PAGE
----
Wayne Cate, chief business officer at Teachum State University, has been studying what was required for the university to prepare its annual financial report using the GASB 34 reporting model guideline. In his analysis he has made a list of questions that he would like to have answered. As all the questions pertain to capital assets, each of the questions is listed below together with its response.
1. What are capital assets?
Capital assets are land, improvements to land, easements, buildings, building improvements, vehicles, machinery, equipment, works of art and historical treasures, infrastructure, and all other tangible and intangible assets that are used in operations and that have initial useful lives extending beyond a single reporting period. (Statement 34, paragraph 19)
2. What are infrastructure assets?
Infrastructure assets are long-lived capital assets that normally can be preserved for a significantly greater number of years than most capital assets and that normally are stationary in nature. Examples of infrastructure assets include roads, bridges, tunnels, drainage systems, water and sewer systems, dams, and lighting systems. Buildings, except those that are an ancillary part of a network of infrastructure assets, should not be considered infrastructure assets. (Statement 34, paragraph 19) Examples of buildings that may be an ancillary part of a network or subsystem include road maintenance structures such as shops and garages associated with a road system, and water pumping buildings associated with water systems.
3. What is the difference between a network and a subsystem of infrastructure assets?
A network of infrastructure assets is composed of all assets that provide a particular type of service for a government. A network may consist of only one infrastructure asset that is composed of many components. For example, a network of infrastructure assets may be a dam composed of a concrete dam, a concrete spillway, and a series of locks. A subsystem of a network of infrastructure assets is composed of all assets that make up a similar portion or segment of a network of assets. For example, the roads of a university could be considered a network. State highways, city streets, and rural roads could each be considered a subsystem of that network.
4. What is an inexhaustible capital asset?
An inexhaustible capital asset is one whose economic benefit or service potential is used up so slowly that its estimated useful life is extraordinarily long. Land and certain land improvements are inexhaustible capital assets.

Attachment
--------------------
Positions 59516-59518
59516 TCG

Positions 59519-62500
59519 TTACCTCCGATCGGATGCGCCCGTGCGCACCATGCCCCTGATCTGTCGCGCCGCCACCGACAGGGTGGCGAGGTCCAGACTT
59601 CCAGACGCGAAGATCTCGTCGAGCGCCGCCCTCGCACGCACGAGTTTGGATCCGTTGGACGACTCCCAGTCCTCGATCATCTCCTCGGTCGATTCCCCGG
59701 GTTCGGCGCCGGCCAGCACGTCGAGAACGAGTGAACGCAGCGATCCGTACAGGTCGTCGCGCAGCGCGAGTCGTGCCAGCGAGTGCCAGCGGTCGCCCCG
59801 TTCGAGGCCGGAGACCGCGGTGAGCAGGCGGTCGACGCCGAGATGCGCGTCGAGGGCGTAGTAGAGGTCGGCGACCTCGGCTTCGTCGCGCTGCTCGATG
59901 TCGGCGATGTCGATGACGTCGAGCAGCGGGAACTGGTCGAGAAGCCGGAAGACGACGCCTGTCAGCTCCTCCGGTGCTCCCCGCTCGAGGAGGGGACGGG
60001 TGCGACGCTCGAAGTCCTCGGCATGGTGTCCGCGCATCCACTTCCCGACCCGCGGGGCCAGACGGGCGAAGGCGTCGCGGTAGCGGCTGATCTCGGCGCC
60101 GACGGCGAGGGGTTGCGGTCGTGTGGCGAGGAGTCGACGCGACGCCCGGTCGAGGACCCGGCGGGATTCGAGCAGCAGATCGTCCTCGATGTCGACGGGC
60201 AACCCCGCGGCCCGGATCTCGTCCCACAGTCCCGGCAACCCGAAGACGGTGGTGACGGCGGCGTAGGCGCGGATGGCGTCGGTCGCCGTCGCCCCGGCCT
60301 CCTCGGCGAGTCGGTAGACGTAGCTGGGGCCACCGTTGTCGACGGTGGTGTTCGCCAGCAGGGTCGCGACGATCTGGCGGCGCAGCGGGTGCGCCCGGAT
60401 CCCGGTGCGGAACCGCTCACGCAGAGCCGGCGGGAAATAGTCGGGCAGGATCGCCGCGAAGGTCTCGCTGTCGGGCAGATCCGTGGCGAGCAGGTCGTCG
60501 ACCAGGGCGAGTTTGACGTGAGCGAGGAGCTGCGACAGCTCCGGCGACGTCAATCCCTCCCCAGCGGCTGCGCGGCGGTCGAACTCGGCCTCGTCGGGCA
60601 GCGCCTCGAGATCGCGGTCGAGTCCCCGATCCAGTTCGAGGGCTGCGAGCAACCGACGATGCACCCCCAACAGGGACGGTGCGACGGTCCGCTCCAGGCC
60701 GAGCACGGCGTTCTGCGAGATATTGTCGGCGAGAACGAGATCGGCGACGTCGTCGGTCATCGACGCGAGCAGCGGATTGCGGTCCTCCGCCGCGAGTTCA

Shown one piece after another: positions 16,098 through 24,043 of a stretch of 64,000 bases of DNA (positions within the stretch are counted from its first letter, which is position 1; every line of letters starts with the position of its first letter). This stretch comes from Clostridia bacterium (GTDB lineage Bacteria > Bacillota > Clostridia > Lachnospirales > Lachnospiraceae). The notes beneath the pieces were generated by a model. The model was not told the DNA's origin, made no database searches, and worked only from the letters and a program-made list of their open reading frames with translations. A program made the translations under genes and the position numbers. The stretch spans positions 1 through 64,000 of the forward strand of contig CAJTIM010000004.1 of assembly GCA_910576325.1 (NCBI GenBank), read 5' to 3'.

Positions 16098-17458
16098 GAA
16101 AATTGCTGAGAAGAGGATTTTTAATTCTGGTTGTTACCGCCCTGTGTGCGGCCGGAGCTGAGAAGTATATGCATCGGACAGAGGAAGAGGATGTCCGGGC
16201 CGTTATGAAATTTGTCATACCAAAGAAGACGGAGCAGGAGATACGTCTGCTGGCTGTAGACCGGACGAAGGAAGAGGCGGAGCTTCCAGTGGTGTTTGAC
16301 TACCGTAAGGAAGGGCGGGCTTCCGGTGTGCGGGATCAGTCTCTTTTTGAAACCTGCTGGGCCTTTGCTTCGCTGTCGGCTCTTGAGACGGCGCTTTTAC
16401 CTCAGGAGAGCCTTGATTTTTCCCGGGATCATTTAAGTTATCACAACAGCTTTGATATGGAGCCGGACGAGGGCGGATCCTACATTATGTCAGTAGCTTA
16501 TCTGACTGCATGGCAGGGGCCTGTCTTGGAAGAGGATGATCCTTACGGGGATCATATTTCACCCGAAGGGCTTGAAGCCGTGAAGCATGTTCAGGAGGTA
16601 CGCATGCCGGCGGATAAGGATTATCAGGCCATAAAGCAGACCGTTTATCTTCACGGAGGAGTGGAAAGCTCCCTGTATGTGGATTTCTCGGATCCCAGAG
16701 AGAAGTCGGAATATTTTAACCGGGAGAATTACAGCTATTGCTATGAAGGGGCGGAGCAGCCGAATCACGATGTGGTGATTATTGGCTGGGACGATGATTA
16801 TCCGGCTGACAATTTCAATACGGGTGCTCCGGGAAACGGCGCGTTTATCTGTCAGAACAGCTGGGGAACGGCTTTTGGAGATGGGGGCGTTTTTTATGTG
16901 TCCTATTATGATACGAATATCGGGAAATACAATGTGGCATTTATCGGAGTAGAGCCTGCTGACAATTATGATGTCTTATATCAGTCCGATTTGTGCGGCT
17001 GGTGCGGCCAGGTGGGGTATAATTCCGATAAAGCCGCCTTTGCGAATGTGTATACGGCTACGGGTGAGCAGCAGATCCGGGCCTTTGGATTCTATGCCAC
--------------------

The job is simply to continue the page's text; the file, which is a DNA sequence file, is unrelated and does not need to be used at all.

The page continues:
5. What are land improvements?
Land improvements consist of betterments, other than buildings, that bring land up to the condition needed for its intended use. Examples of land improvements include site improvements i.e., excavation, fill, grading, and utility installation; removing, relocating, or reconstructing property of others, such as roads, railroads, and telephone and power lines; retaining walls; and landscaping.
6. What is estimated fair value?
Fair value is the amount at which the asset could be exchanged in a current transaction between willing parties, other than in a forced or liquidation sale. Estimated fair value may be calculated from manufacturers’ catalogs or price quotes in periodicals, recent sales of comparable assets, or other comparative information. Professional assistance from an appraiser may be helpful, but is not required.
7. What are preservation costs?
Preservation costs extend the useful life of an asset beyond its original estimated useful life, but do not increase the capacity or efficiency of the asset. Preservation costs should be capitalized and depreciated over the increase in estimated useful life. If preservation costs are related to a collection or historical treasure that is not capitalized, such costs should be expensed in the period incurred.
8. Should construction in progress be included in capital assets?
Construction in progress should be included in capital assets in the statement of net assets. It should be reported with other nondepreciable assets, such as land, land improvements and infrastructure accounted for using the modified approach.
9. How is accumulated depreciation reported on the statement of net assets?
Capital assets may be presented net of accumulated depreciation on the statement of net assets. If the capital assets are not presented net of accumulated depreciation, the accumulated depreciation can be reported separately as a line item or parenthetically.
10. Should nondepreciable assets be reported separately from depreciable assets?
Nondepreciable assets, including land, land improvements or infrastructure assets reported using the modified approach, should be reported separately.
11. If an existing parking lot is depreciated, how should the cost of removing and replacing or resurfacing the existing parking lot be capitalized?
If the separate components of the parking lot i.e., surface, drains and curbs, are separately identified and depreciated, the parking lot component costs should be capitalized separately and depreciated. If the parking lot was part of a group being depreciated using a composite rate, the cost of the replaced parking lot would be removed from the capital asset and accumulated depreciation accounts of the group. The cost of the new parking lot would be added to the capital asset account and depreciated at the composite rate.
The term inexhaustible was neither defined nor explained in GASB 34. The term can, however, be traced to FASB Standard No. 93 pertaining to the recognition of depreciation by not-for-profit organizations. Paragraph 6 of SFAS 93 indicated that consistent with the recognition practice for land used as part of a building site, works or art or historical treasures that are protected and preserved have economic benefit or service lives that are used so slowly so as to be considered inexhaustible. Given these considerations, FASB did not require capitalization.